The issue of whether expenditures must be both incurred and paid versus incurred or paid within the eight-week forgiveness period has generated considerable confusion. The interim final rule provides that, “In general, payroll costs paid or incurred during the eight consecutive week (56 days) covered period are eligible for forgiveness.” This language appears to suggest that payments made early in the eight-week period are eligible for forgiveness even if they relate to payroll incurred prior to the start of the eight-week period, although we will monitor subsequent guidance closely for further clarifications or changes. Tracking the language of the application, the interim final rule confirms that the eight-week period begins on the date of loan disbursement, although borrowers may elect an “alternative payroll covered period” beginning on the first day of the first payroll cycle after loan disbursement.

Read more: PPP Loan Forgiveness Update

SBA provides more guidance on PPP Loan Forgiveness

46. Question: How will SBA review borrowers’ required good-faith certification concerning the necessity of their loan request?

Answer: When submitting a PPP application, all borrowers must certify in good faith that “[c]urrent economic uncertainty makes this loan request necessary to support the ongoing operations of the Applicant.” SBA, in consultation with the Department of the Treasury, has determined that the following safe harbor will apply to SBA’s review of PPP loans with respect to this issue: Any borrower that, together with its affiliates,20 received PPP loans with an original principal amount of less than $2 million will be deemed to have made the required certification concerning the necessity of the loan request in good faith.

SBA has determined that this safe harbor is appropriate because borrowers with loans below this threshold are generally less likely to have had access to adequate sources of liquidity in the current economic environment than borrowers that obtained larger loans. This safe harbor will also promote economic certainty as PPP borrowers with more limited resources endeavor to retain and rehire employees. In addition, given the large volume of PPP loans, this approach will enable SBA to conserve its finite audit resources and focus its reviews on larger loans, where the compliance effort may yield higher returns.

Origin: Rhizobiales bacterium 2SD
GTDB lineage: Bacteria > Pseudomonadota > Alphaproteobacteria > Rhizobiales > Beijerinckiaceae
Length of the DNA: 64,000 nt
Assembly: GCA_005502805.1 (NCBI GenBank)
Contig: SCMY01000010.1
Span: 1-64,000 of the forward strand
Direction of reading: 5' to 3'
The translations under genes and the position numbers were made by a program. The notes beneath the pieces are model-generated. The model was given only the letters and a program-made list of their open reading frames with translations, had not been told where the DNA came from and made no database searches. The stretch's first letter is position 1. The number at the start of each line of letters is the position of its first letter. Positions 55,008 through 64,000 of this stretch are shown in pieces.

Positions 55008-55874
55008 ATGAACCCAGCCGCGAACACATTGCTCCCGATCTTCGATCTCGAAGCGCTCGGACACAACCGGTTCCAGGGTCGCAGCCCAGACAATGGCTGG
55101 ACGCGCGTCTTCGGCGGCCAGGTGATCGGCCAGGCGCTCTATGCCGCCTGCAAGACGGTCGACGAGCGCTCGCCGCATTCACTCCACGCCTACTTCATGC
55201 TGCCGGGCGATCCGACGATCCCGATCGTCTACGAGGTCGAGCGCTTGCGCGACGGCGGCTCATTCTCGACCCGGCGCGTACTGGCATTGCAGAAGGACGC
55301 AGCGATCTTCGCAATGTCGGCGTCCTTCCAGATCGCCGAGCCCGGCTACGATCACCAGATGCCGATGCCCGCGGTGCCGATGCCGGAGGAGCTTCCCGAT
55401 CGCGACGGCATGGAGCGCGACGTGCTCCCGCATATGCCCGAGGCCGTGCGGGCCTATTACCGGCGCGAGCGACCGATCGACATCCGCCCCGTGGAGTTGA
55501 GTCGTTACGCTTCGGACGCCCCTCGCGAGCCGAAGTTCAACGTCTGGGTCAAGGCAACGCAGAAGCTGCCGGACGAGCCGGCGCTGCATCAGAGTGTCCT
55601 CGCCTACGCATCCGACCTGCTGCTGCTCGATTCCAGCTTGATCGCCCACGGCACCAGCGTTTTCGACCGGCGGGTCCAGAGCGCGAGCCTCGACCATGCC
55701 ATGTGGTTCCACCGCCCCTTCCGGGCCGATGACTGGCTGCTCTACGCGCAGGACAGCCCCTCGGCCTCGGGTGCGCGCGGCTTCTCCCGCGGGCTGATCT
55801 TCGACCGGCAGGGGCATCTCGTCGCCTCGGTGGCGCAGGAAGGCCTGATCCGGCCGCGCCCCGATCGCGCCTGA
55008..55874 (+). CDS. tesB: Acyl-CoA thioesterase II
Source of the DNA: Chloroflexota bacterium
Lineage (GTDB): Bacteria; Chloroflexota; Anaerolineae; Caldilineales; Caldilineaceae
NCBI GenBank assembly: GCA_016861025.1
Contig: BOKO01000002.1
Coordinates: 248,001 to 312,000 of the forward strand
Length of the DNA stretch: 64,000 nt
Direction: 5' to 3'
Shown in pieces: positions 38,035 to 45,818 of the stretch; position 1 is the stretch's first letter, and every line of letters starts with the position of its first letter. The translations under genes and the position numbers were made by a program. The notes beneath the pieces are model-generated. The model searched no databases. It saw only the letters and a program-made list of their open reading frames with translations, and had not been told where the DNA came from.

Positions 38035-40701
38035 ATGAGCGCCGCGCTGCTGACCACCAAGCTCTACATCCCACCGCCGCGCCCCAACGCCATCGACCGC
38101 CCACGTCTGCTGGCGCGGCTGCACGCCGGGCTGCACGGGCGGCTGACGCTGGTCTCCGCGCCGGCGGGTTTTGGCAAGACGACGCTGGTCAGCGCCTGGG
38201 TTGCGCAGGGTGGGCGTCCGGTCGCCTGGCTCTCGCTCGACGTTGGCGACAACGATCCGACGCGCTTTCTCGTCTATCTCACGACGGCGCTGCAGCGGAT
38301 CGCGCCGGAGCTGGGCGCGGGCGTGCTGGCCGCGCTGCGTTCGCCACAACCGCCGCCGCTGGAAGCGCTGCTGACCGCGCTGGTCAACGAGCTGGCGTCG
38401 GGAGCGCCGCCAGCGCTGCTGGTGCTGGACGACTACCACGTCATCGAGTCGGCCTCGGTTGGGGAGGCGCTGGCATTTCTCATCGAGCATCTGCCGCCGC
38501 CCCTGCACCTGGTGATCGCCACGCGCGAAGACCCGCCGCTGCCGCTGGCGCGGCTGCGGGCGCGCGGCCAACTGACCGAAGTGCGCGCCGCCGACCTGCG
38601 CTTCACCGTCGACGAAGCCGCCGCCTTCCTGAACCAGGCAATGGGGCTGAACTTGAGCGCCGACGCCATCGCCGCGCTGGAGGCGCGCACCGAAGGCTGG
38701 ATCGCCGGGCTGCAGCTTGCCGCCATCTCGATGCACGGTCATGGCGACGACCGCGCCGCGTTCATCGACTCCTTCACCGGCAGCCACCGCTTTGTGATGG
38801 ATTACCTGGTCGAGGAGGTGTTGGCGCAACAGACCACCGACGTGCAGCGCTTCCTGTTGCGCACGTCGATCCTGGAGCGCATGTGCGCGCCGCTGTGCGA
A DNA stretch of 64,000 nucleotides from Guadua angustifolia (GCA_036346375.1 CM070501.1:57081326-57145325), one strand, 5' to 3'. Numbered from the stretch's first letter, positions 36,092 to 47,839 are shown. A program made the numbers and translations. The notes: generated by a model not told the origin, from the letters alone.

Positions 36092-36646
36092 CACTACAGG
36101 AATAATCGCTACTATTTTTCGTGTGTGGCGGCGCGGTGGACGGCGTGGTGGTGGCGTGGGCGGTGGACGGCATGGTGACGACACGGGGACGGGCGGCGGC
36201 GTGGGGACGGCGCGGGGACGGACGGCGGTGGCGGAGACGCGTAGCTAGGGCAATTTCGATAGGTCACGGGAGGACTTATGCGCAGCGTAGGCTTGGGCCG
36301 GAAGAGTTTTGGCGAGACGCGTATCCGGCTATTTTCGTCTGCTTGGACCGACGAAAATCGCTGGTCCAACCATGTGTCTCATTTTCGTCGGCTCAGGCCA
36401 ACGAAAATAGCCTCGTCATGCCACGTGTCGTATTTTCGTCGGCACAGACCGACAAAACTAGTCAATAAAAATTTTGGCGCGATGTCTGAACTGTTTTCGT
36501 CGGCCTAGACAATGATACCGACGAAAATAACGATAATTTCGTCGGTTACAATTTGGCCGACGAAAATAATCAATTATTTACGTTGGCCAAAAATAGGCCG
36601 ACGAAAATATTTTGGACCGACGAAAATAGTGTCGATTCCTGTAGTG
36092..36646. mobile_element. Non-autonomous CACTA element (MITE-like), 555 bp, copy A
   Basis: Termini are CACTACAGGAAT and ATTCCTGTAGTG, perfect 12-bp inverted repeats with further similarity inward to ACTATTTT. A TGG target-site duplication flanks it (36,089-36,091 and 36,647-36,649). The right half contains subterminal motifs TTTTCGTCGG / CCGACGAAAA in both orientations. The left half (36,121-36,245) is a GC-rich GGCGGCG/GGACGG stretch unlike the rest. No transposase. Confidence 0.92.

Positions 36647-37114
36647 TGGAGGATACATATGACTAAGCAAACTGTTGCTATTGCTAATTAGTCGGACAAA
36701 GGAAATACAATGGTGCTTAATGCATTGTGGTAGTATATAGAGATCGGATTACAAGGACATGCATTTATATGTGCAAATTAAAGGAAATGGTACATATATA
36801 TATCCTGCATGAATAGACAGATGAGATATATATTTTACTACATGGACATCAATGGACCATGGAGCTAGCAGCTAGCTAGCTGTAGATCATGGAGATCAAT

Importantly, borrowers with loans greater than $2 million that do not satisfy this safe harbor may still have an adequate basis for making the required good-faith certification, based on their individual circumstances in light of the language of the certification and SBA guidance. SBA has previously stated that all PPP loans in excess of $2 million, and other PPP loans as appropriate, will be subject to review by SBA for compliance with program requirements set forth in the PPP Interim Final Rules and in the Borrower Application Form. If SBA determines in the course of its review that a borrower lacked an adequate basis for the required certification concerning the necessity of the loan request, SBA will seek repayment of the outstanding PPP loan balance and will inform the lender that the borrower is not eligible for loan forgiveness. If the borrower repays the loan after receiving notification from SBA, SBA will not pursue administrative enforcement or referrals to other agencies based on its determination with respect to the certification concerning necessity of the loan request. SBA’s determination concerning the certification regarding the necessity of the loan request will not affect SBA’s loan guarantee.21

Click HERE for the full list of questions and answers from the Treasury Department on PPP loans.